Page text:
Updated: Aug 25, 2020
When families come together in a social justice community of practice they have an infinite power to alter the fabric of their families and communities.
It was about a year ago that a friend of mine asked if I could provide social justice workshops for parents. My first reaction was – “Who, me?” And as we talked about it I realized that while I didn’t have all the answers I certainly was deeply engaged in the process of bringing social justice to my family, and had the ability to share that process with others. Within a month I had started this blog and had talked with the local library about partnering to offer social justice chats for parents along with increasing the social justice related books in the library.
The year has been truly incredible.
As I began this process of sharing “Parenting 4 Social Justice” with the world I realized that even though I was committed to social justice in my community and in the world, I struggled in many ways to bring it into my family. Here are some of the things I struggle with… My kids have a hard time sharing. My kids want to be first, best, biggest, fastest. My kids love money. My kids love private
Birch gets richer & richer
property. My kids use violence to solve problems. My kids have a hard time saying I’m sorry. I’m not kidding! And, my kids are not only these things. My kids are so much more. What are the lessons and the gifts they are bringing to this planet? To me? How do I work with these qualities that are showing up in my kids with compassion, patience, and connection? And how do I work with those similar qualities that show up in me? And work on myself with compassion, patience and connection?
By sharing my parenting for social justice struggles with the world it made me accountable to continue trying, even through the struggle. Because of the support I have received from community I have seen my family shift in some subtle, and some groundbreaking ways. I’ll share a few examples.
My kids agreed to give up all but one of their Christmas presents (all presents, from grandparents, cousins, and from us) and for that money to be shared with Standing Rock instead! I can’t tell you how huge this is. At Christmas they will learn how much money was donated to the water protectors at Standing Rock because of their decision. It will be an amazing reveal.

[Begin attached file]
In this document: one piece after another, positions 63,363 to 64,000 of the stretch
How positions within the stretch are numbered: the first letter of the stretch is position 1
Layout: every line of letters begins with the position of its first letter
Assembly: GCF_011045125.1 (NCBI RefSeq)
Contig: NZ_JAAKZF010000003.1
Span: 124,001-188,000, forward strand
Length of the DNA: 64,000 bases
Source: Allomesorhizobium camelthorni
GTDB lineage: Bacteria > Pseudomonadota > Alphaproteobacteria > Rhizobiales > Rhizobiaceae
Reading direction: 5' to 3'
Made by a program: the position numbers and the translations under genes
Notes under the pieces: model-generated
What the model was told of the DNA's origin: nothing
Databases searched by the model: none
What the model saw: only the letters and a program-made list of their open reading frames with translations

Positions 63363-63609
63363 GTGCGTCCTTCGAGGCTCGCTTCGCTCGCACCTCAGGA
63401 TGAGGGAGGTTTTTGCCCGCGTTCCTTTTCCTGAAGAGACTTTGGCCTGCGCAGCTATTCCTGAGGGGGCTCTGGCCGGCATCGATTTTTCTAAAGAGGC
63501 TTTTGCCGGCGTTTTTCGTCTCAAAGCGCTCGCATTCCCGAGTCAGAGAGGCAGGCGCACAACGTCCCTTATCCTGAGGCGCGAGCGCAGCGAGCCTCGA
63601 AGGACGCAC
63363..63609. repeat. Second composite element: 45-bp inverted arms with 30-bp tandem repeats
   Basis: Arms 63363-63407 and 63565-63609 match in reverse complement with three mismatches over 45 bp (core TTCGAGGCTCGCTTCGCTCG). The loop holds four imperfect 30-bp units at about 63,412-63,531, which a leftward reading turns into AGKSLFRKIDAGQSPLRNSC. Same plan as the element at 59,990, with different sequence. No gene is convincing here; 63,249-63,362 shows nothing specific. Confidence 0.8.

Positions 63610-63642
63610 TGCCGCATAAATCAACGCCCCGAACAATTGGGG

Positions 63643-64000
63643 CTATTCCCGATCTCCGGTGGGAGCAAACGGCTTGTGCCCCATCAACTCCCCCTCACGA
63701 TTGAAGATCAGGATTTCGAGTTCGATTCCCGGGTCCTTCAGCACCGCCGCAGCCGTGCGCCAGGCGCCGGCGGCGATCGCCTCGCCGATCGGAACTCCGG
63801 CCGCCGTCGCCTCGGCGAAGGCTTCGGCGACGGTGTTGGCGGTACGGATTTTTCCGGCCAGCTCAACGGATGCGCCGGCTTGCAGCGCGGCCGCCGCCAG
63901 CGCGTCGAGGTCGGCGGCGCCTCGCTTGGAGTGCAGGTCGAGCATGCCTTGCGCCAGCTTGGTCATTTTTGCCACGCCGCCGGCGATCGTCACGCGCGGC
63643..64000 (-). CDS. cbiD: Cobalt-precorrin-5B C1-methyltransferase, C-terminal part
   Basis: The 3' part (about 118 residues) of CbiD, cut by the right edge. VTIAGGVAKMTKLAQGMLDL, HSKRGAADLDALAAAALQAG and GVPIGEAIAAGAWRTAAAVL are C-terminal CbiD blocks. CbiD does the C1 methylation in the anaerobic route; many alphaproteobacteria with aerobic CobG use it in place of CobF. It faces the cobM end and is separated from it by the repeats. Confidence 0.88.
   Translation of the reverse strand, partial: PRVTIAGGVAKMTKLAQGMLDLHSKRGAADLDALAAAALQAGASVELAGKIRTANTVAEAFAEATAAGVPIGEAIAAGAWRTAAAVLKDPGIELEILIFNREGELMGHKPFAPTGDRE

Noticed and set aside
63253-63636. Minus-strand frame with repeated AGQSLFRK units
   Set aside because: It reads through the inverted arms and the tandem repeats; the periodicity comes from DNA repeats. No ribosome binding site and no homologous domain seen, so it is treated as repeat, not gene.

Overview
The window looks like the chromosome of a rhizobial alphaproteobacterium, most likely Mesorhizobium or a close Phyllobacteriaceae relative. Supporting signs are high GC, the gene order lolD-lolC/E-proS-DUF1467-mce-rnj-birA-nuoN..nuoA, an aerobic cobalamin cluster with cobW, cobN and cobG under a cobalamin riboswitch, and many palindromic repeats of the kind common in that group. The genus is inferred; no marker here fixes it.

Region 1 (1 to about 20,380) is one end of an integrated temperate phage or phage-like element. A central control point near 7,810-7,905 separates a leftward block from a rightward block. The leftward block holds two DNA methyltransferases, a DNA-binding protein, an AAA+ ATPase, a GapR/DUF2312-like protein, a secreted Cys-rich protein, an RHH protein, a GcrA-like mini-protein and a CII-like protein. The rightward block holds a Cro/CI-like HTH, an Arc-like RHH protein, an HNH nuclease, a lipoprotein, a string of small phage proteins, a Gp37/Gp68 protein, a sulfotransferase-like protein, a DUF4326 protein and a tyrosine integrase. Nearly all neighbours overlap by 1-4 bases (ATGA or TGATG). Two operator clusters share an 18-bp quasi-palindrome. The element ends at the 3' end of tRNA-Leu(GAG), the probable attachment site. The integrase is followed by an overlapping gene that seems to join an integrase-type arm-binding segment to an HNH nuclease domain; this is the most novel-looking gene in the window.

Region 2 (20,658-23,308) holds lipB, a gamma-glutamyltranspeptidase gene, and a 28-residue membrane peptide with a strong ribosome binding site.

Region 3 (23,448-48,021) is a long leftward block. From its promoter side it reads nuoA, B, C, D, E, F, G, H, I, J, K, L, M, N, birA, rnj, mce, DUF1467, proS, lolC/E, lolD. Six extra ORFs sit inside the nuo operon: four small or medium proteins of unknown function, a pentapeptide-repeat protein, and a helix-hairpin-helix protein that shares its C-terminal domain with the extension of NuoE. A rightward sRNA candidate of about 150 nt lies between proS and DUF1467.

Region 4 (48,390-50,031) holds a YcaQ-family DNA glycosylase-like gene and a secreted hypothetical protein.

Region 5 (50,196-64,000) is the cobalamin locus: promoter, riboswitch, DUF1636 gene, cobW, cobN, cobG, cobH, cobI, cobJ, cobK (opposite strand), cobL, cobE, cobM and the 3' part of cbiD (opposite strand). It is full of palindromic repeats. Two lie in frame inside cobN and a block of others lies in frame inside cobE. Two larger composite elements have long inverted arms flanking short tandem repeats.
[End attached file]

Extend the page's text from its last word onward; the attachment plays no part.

My kids are thinking about race and are developing their ability to talk about race. A big reason for this is that I am talking with my kids (ages 5 and almost 8) about Black Lives Matter – which necessitates talking about history to explain current events. We’ve been reading lots of books – that we get from the library! We donate to Black Lives Matter in our state and we show up for events in support of Black Lives Matter. If I hadn’t started this blog and the chats – I think I might have just done that showing up by myself, leaving my kids at home
with dad. Instead, our whole family shows up to marches. It is no small feat to get out the door with these two munchkins and their overwhelmed dad to show up for a solemn and important public stand of solidarity.
Yet another shift in my family is about gender. My almost 8 year old, who I would consider to be as far as can be on the scale of masculinity, has never in his life asked to play with a girl. This week he did. He asked to play with a girl. He called her up. She came over. They had a blast. And this fall when we went to teacher conferences at his school his teacher shared that while he is quiet in class he speaks up when he has something to say. The example she shared is when kids in the class were saying that boys can’t wear skirts. He raised his hand and said, “Boys can wear whatever they want. My teacher, Alfred, often wears a skirt.” Wow! I’m so proud of him.
None of this would have happened if I would have been on my own to figure this out. This all happened because I am in a community of practice that is supporting each other in practicing and deepening social justice practice in their families. All of the families who have been involved in this community have their own stories, coming from their own challenges and their own commitments to change.
In this past year I have seen how powerful it is to develop a community of practice. And in this case, a community of parents who are coming together to share their struggles, their concerns, to practice hard conversations, and to support each other in shifting the ways we are engaging with our kids. All that effort radiates out into the community. This community of practice has an amazing spark of potential. We are much more powerful when we are together. We are infinite.
Small group reads books and talks about how to bring economic justice into conversations with kids.
At our last chat the group of around 20 parents said, “We need this to continue.” The library said, “This is valuable for our community and we will continue to support this happening.” And so, we are embarking on another year as a community of practice. Sigh. It’s gonna be a tough year. All of the strength, courage, and tenacity we have is going to be called upon. And, we are up for the challenge.
I encourage you, wherever you are, find your community of practice. It could be just one other family. It could be hundreds of families. The important thing is to get together and support each other. And please, don’t hesitate to reach out if you need support in making this happen.
Towards collective liberation!
Rockin parents showing up at rallies!
This rockin family has been at every gathering and have reaffirmed their commitment to social justice practice – showing up in incredible ways in the community.